Quantum network and repeaters

Fiber Cavity coupled Silicon-Vacancy Center for a Quantum Repeater Node

Picture of experimental insert
Fig. 1) Photo of experimental insert, which is cooled down inside the dilution refrigerator. The Microcavity composed of a concave fiber facet and a half inch mirror mounted on nanopositioner stages is shown. The picture insert depicts an light microscope image of the microcavity including the diamond membrane. Picture by Felix Stopp.


A collaboration of more than 25 institutes and companies in Germany, Q.Link.X is founded by the German Federal Ministry of Education and Research (BMBF) and aims at long-distance distribution of entanglement:

Quantum communication in a future quantum network [1] offers data encryption and transmission with physically verifiable security. The famous BB84 [2] protocol for sharing secret keys is limited to fiber lengths of 200-300 km [3]. Our goal is to distribute entanglement over a fiber based quantum network between different QR-nodes. With a chain of QR-nodes and using an entanglement swapping protocol [4] we aim to overcome the length limitation. The quantum channel is subdivided into several segments, each of them connected by a QR-node, as elementary, scalable and fiber based units.

In the subproject in Mainz, we collaborate within Q.Link.X on the platform of color centers in diamond for a QR. A fiber based optical cavity (Fig. 1) serving as an interface between single photons and a single color center in diamond, which serves as local quantum memory. Specifically, we employ a negatively charged Silicon-Vacancy Center (SiV-) in diamond, providing a narrow, stable and efficient emission in the zero-phonon line (ZPL) at 737 nm and long-lived electronic spin states [5,6]. A spin coherence time of >10 ms [7] is sufficiently long for QR applications, but is obtained only for temperatures well below one Kelvin. Thus, we will cool the diamond sample with a He3/He4 dilution refrigerator to temperatures below 100 mK.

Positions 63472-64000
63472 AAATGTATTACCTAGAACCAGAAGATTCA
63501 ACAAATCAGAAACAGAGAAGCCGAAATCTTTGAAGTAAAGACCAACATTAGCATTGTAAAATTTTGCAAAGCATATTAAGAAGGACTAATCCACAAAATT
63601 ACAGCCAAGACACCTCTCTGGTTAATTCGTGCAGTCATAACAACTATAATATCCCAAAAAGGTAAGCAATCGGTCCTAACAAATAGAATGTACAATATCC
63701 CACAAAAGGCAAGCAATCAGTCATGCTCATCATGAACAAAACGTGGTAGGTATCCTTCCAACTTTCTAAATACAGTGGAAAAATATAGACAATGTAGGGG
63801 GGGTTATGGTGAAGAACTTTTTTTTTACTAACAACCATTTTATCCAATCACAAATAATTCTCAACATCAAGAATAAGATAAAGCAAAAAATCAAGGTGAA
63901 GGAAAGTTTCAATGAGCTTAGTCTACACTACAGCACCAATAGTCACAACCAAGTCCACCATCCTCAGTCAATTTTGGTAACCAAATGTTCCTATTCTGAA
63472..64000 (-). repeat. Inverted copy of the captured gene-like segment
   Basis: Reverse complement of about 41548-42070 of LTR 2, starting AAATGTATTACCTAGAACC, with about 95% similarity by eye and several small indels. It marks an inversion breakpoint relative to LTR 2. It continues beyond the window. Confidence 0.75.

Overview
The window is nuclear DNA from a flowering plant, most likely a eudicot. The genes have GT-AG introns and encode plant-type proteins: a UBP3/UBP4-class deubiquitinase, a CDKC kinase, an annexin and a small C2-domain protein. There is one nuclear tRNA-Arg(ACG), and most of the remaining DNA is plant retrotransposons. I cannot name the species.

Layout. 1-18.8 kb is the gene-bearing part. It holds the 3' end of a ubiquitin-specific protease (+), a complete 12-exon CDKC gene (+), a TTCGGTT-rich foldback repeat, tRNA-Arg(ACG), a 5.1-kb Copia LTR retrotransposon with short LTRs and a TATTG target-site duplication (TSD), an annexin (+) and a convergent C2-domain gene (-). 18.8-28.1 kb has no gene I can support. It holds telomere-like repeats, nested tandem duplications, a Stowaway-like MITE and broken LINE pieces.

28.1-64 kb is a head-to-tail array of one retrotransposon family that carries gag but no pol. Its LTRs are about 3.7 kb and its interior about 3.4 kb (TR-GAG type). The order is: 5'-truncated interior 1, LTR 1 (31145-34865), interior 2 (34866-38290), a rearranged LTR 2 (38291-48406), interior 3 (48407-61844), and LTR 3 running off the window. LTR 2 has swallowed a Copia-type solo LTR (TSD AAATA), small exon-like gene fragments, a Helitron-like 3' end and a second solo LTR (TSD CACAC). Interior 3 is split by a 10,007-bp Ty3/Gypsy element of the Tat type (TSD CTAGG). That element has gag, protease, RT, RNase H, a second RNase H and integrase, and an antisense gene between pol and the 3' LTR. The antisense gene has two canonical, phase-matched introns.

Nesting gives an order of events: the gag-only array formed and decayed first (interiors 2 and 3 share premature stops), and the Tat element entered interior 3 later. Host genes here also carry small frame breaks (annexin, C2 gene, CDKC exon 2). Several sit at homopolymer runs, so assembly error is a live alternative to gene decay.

Efficient coupling of the SiV- to the quantum channel is achieved with a fiber based microcavity, produced in collaboration with David Hunger's group from KIT. The cavity consists of a concave fiber facet [8], coated with a DBR stack and a plane mirror. The microcavity puts tight spatial boundaries to the vacuum light field, causing the SiV- center to emit a photon into the cavity mode (Purcell enhancement). SiV- embedded in thin diamond membranes, provided by Steven Prawer's group in Melbourne [9,10] are bound to the planar mirror. The position of the plane sample mirror can be controlled by nanopositioners, which allow for positioning of SiV- into the cavity mode (Fig. 2).


Microcavtiy with membrane
Fig. 2) Schematic principle of a microcavity coupled to a (single) silicon vacancy center. The depth of the SiV- inside the membrane has to match with the antinode of the intracavity light field to maximize outcoupling (lower insert). The upper insert shows the configuration of a silicon atom between two vacant lattice sites.



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[2] C. H. Bennett et al., Proc. IEEE Int. Conf. on Com., Sys., and Sig. Process. (1984): ScienceDirect
[3] M. Takeoka et al., Nature Comm. 5, 5235 (2014): Nat. Comm.
[4] H.-J. Briegel et al., Phys. Rev. Lett. 26, 81 (1998): PRL
[5] T. Müller et al., Nat. Comm. 5, 3328 (2014): Nat. Comm.
[6] L. J. Rogers et al., Phy. Rev. Lett. 113, 262302 (2014): PRL
[7] D. D. Sukachev et al., Phys. Rev. Lett. 119, 223602 (2017): PRL
[8] J. Benedikter et al., Phys. Rev. App. 7, 024031 (2017): PRA
[9] A. Piracha et al., Nano Lett. 16, 5 (2016): Nano Lett.
[10] A. Piracha et al., Nanoscale 8, 12 (2016): Nanoscale


SilVac Lab
Fig. 3) Photo from the lab with the dewar of the Oxford He3/He4 dilution refrigerator in front, where the experimental insert is cooled down. The cryostat can reach a minimum temperature of 23 mK.